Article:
We performed mortality follow-up by record linkage using the Norwegian 11-digit birth number (date of birth plus a 5-digit identifier), which is unique to each person residing in Norway, to obtain the date and underlying cause of death kept by Statistics Norway. The HUNT data including genotyping at the COMT locus were linked to the National Cause of Death register, and our report is based on mortality follow-up through the year 2004. We classified the 395 deaths on the basis of the underlying cause of death coded at Statistics Norway by using the 9th (death before 1996), or 10th revisions of the International Classification of Diseases (ICD). To further explore the influence of the Val158Met polymorphism on mortality from cancer and heart diseases on death, we also evaluated the immediate cause of death and up to five contributing causes of death. The underlying cause of death was defined as: a) the disease or injury that initiated the chain of morbid events leading directly to death or b) the external circumstances of the accident or violence that was the cause of the fatal injury [17]. By immediate cause of death was meant the disease, injury or condition directly leading to death and which was caused by the underlying cause of death [17]. Contributing cause of death was meant the condition that may have contributed to the death, but was not the direct causal relation with the disease or condition that has caused the death [17].

Genotyping of the COMT locus

Blood sampling was done whenever subjects attended, and details for the procedure and the HUNT 2 biobank are described elsewhere [14]. DNA for genotyping was extracted from peripheral blood leukocytes from whole blood or blood clots stored in the HUNT 2 biobank, using the Puregene kit (Gentra Systems Inc.) manually or with an Autopure LS (Gentra Systems Inc.). Laboratory technicians were blinded to the data from the National Cause of Death register. COMT genotypes were determined using the LightCycler (Roche Diagnostics Scandinavia AB, Bromma, Sweden) fluorescence resonance energy transfer method [18]. Polymerase chain reaction (PCR) amplifications were performed in 20 μl reactions on a LightCycler System, using 2 μl genomic DNA and the LightCycler-FastStart DNA Master Hybridization Probes kit (Roche Diagnostics Scandinavia AB, Bromma, Sweden). PCR primers (Eurogentec, Seraing, Belgium) and fluorescence labeled probes (PROLIGO, Paris, France) are shown in Table 1. Based on melting curve profiles, participants were classified as having Val/Val, Val/Met, or Met/Met genotypes. Details on PCR and melting curve conditions are available on request.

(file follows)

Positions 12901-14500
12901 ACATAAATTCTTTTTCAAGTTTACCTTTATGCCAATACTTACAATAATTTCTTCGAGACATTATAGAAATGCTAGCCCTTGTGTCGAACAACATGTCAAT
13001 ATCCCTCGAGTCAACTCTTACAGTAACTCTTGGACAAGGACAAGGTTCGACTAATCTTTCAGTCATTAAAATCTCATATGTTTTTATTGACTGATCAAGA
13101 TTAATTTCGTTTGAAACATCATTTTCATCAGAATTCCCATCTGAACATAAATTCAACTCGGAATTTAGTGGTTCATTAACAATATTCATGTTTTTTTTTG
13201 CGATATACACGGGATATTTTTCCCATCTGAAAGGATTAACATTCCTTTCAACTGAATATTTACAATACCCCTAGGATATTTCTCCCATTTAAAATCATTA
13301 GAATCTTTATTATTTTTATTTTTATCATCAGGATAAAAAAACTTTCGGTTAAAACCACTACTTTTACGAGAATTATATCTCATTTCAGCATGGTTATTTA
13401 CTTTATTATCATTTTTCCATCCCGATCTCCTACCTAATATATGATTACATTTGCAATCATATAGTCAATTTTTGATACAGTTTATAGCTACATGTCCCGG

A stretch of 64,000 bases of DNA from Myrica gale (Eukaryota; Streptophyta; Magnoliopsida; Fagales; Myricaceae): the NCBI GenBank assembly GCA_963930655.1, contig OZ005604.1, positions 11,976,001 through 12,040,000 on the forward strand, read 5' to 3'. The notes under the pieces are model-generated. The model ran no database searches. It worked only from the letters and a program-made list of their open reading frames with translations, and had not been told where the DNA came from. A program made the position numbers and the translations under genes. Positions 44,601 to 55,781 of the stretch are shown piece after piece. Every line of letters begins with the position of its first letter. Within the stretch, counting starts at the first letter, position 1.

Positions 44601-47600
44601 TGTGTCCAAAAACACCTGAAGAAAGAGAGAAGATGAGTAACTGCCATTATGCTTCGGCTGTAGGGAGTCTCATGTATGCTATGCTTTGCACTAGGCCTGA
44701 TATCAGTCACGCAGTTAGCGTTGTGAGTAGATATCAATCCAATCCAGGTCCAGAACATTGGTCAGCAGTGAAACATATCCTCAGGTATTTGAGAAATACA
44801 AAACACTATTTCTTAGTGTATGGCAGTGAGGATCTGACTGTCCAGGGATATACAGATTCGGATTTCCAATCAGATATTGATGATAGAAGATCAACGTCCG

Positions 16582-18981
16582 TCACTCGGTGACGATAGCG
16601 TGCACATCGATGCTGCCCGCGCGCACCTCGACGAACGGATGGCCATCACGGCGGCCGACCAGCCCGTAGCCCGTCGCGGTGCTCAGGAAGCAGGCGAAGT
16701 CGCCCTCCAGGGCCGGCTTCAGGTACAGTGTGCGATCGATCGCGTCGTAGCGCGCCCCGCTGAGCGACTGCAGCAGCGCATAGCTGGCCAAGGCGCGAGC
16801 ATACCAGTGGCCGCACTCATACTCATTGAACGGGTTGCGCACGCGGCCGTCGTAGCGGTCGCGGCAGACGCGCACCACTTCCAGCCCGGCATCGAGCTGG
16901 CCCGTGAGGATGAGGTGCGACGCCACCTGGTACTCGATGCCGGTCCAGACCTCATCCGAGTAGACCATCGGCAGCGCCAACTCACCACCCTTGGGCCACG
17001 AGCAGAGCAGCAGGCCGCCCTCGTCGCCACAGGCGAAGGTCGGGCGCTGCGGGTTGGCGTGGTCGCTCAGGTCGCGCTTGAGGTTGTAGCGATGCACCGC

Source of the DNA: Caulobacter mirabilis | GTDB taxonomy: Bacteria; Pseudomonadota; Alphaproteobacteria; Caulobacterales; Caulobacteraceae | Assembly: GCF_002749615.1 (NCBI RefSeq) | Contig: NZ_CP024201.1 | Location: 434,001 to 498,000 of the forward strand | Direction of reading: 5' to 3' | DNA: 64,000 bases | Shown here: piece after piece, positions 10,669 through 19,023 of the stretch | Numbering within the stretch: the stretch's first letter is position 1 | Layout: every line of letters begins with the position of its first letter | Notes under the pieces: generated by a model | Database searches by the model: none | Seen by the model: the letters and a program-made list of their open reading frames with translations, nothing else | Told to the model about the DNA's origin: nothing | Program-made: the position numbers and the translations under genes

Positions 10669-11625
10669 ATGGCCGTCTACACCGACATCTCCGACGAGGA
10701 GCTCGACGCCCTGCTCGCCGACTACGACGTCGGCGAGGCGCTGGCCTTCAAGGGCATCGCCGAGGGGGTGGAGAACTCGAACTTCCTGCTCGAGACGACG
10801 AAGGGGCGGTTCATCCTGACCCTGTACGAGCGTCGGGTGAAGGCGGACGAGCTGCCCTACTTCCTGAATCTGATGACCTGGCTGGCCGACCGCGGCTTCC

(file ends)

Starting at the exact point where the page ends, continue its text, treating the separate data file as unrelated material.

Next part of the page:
The study was approved by the Regional Committee for Ethics in Medical Research, by the Norwegian Data Inspectorate, and by the Directorate for Health and Social Affairs.

Statistical analysis

Differences between continuous variables were tested with analyses of variance (one-way ANOVA) and between dichotomous variables with the chi-square test (including Fisher's exact test). Analyses used two-tailed estimation of significance, and p < 0.05 was considered to be statistically significant. A Kaplan-Meier method was performed to estimate the cumulative survival and differences between genotypes were tested with a log rank test. We used the Cox proportional hazards model to adjust for age, gender and other potential confounding factors, including smoking status, level of education, use of alcohol, blood pressure, coffee intake and body mass index.

Overall, our sample of 2979 individuals had more than 80 percent power to detect a 3 percent difference in total mortality and mortality by cancer or heart diseases between pooled genotypes with 95 percent certainty.

Statistical analyses were performed using the Statistical Package for the Social Sciences (SPSS), version 14.0 (SPSS Inc, Chicago).





"Helseundersøkelsen i Nord-Trøndelag" (The Nord-Trøndelag Health Study)






International Classification of Diseases


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The Nord-Trøndelag Health Study (The HUNT study) is a collaboration between The HUNT Research Centre, Faculty of Medicine, The Norwegian University of Science and Technology (NTNU); Norwegian Institute of Public Health; and the Nord-Trøndelag County Council.

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Correspondence to Knut Hagen.

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KH conceived of the study and performed the statistical analysis. KH, LJS, FS, and JAZ all participated in the design and drafted the manuscript. EP carried out the genotyping. All authors read and approved the final manuscript.

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Hagen, K., Stovner, L.J., Skorpen, F. et al. The impact of the Catechol-O-methyltransferase Val158Met polymorphism on survival in the general population – the HUNT study. BMC Med Genet 8, 34 (2007).